The Envoy: The Epic Res­cue of the Last Jews of Europe in the Desparate Clos­ing Months of World War II

Alex Ker­shaw
  • Review
By – September 1, 2011
The Envoy is the absorb­ing biog­ra­phy of a unique indi­vid­ual, Raoul Wal­len­berg, res­cuer of 100,000 Hun­gar­i­an Jews from depor­ta­tion and exter­mi­na­tion dur­ing the Holo­caust. This is his sto­ry, inter­twined with the actions, motives, and careers of his Nazi adver­saries. The true life char­ac­ters are described in detail, allow­ing the read­er to bet­ter under­stand the actions and reac­tions of the peo­ple involved.

Wal­len­berg was cho­sen to head the effort to save Hun­gar­i­an Jew­ry from depor­ta­tion to Auschwitz. He met the qual­i­fi­ca­tions: good nerves, good lan­guage abil­i­ty, some­one will­ing to go to Budapest for two months. The per­son had to be an inde­pen­dent spir­it who does not need much direc­tion.” It was June 1944; Wal­len­berg was 32 at the time, a dynam­ic, quick think­ing busi­ness­man, and flu­ent in Ger­man and Russ­ian in addi­tion to his native Swedish. In 1936 he worked briefly in Haifa and became acquaint­ed with many Jews who had escaped from the Nazis. To his dis­may, he learned of their suf­fer­ing. His great great grand­fa­ther was a Jew who con­vert­ed to Lutheranism. Although many have read about Wal­len­berg and his activ­i­ties, this book is much like an adven­ture sto­ry, at time impos­si­ble to put down.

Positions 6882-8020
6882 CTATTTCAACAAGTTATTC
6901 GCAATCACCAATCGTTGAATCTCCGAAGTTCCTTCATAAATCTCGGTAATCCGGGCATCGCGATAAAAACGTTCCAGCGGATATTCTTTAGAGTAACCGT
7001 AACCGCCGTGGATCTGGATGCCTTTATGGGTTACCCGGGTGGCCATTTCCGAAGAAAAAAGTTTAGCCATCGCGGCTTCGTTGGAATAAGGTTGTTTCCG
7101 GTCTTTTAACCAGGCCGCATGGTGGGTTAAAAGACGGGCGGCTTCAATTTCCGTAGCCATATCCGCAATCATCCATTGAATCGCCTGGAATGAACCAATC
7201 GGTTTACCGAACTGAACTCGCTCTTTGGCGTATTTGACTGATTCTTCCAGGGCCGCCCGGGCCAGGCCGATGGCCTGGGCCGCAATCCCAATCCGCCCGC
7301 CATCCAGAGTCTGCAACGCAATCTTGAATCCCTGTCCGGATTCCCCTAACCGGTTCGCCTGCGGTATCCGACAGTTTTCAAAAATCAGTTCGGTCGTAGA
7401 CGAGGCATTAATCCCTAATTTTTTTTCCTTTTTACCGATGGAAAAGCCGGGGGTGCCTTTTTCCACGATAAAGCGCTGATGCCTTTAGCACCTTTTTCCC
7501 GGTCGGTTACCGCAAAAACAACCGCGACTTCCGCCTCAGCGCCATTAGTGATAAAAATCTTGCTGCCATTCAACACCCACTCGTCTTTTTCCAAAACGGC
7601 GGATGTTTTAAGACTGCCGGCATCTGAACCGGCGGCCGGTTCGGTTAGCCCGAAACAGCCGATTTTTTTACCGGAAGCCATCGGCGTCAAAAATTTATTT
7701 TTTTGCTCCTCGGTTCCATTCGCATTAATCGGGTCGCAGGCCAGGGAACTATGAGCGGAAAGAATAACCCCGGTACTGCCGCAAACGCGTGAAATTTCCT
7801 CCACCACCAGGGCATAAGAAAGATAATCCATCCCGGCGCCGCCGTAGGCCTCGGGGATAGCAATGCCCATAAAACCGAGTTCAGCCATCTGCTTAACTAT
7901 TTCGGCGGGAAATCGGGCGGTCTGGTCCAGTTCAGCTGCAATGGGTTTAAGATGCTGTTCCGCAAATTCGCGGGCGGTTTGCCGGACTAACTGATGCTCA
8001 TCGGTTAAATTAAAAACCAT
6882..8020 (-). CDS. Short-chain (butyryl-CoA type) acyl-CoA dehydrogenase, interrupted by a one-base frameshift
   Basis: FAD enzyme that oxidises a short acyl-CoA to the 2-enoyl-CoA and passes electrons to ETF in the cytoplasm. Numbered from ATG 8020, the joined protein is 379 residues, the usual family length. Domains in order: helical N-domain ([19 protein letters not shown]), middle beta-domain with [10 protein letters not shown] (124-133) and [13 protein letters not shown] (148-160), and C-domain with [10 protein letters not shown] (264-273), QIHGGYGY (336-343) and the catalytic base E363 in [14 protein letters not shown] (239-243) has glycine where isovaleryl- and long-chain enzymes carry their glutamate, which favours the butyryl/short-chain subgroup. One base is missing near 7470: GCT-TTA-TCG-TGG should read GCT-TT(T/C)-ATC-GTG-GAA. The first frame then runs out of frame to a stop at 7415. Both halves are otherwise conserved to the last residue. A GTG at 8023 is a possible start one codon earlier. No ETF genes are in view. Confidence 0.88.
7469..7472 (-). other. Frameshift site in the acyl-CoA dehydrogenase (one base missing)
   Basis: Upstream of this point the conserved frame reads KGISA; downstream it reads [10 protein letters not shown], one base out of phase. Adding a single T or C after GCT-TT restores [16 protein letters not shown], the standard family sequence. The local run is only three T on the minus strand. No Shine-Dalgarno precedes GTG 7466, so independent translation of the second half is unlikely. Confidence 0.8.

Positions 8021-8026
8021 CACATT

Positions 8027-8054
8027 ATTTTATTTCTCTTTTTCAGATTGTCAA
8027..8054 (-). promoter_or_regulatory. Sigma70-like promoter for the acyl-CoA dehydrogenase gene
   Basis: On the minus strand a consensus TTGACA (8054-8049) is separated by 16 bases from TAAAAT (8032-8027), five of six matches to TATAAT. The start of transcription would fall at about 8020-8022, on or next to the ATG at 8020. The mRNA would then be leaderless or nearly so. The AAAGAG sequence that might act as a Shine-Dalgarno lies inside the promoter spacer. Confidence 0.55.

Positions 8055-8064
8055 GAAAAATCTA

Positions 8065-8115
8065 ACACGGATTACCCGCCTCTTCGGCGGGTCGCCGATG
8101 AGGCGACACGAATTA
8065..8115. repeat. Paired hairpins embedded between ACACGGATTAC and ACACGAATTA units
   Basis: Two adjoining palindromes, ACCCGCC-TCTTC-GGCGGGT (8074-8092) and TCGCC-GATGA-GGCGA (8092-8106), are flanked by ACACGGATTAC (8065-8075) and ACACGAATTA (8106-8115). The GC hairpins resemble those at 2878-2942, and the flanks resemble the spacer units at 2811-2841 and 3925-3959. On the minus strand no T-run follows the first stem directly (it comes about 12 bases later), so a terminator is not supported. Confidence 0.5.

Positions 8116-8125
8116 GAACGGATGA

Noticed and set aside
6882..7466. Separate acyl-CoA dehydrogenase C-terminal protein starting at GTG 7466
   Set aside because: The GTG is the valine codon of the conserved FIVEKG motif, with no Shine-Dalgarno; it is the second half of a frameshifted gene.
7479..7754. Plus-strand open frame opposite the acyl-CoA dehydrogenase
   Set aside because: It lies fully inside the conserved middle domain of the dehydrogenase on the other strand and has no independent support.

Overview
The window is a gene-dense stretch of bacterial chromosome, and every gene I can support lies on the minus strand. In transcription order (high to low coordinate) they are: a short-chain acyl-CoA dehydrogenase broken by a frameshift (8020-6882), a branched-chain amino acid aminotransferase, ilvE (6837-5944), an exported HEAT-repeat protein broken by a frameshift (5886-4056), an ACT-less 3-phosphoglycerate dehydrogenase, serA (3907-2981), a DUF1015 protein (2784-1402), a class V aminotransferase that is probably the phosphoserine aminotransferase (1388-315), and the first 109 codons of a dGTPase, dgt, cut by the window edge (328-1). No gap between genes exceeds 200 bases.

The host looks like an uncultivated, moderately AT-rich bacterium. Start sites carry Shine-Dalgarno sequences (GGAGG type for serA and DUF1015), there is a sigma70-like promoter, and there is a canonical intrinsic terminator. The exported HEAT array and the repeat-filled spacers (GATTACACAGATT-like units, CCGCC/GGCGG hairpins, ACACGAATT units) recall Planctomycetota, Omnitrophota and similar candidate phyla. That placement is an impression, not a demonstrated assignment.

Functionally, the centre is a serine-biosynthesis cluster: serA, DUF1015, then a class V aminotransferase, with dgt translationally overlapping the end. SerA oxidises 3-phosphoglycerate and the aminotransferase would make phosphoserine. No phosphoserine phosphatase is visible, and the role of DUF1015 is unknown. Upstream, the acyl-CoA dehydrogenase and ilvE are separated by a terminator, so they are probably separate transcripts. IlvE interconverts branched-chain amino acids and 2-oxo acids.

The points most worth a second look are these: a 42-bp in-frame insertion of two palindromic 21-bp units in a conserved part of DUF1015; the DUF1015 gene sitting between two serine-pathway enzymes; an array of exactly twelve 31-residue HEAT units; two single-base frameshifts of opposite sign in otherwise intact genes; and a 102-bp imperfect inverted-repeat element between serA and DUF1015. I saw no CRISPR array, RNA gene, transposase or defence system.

The Envoy expos­es the char­ac­ter and actions of Adolf Eich­man, the cre­ator of the Final Solu­tion, as well as the much despised, vicious Arrow Cross Orga­ni­za­tion.

Wallenberg’s dis­ap­pear­ance dur­ing the Sovi­et lib­er­a­tion of Budapest, as well as his time and death in a Sovi­et gulag, remain a mys­tery.

The Envoy is well-writ­ten, thor­ough­ly researched, and an engag­ing book to read. It lends itself to book dis­cus­sions and class­room study of the Holo­caust in Hun­gary in the wan­ing years of World War II.
Nao­mi Kramer is a retired read­ing con­sul­tant teacher who devel­oped cur­ricu­lum for using lit­er­a­ture to edu­cate chil­dren and adults in the his­to­ry of the Holo­caust. She is a docent and edu­ca­tor at the Holo­caust Memo­r­i­al and Tol­er­ance Edu­ca­tion Cen­ter of Nas­sau County.

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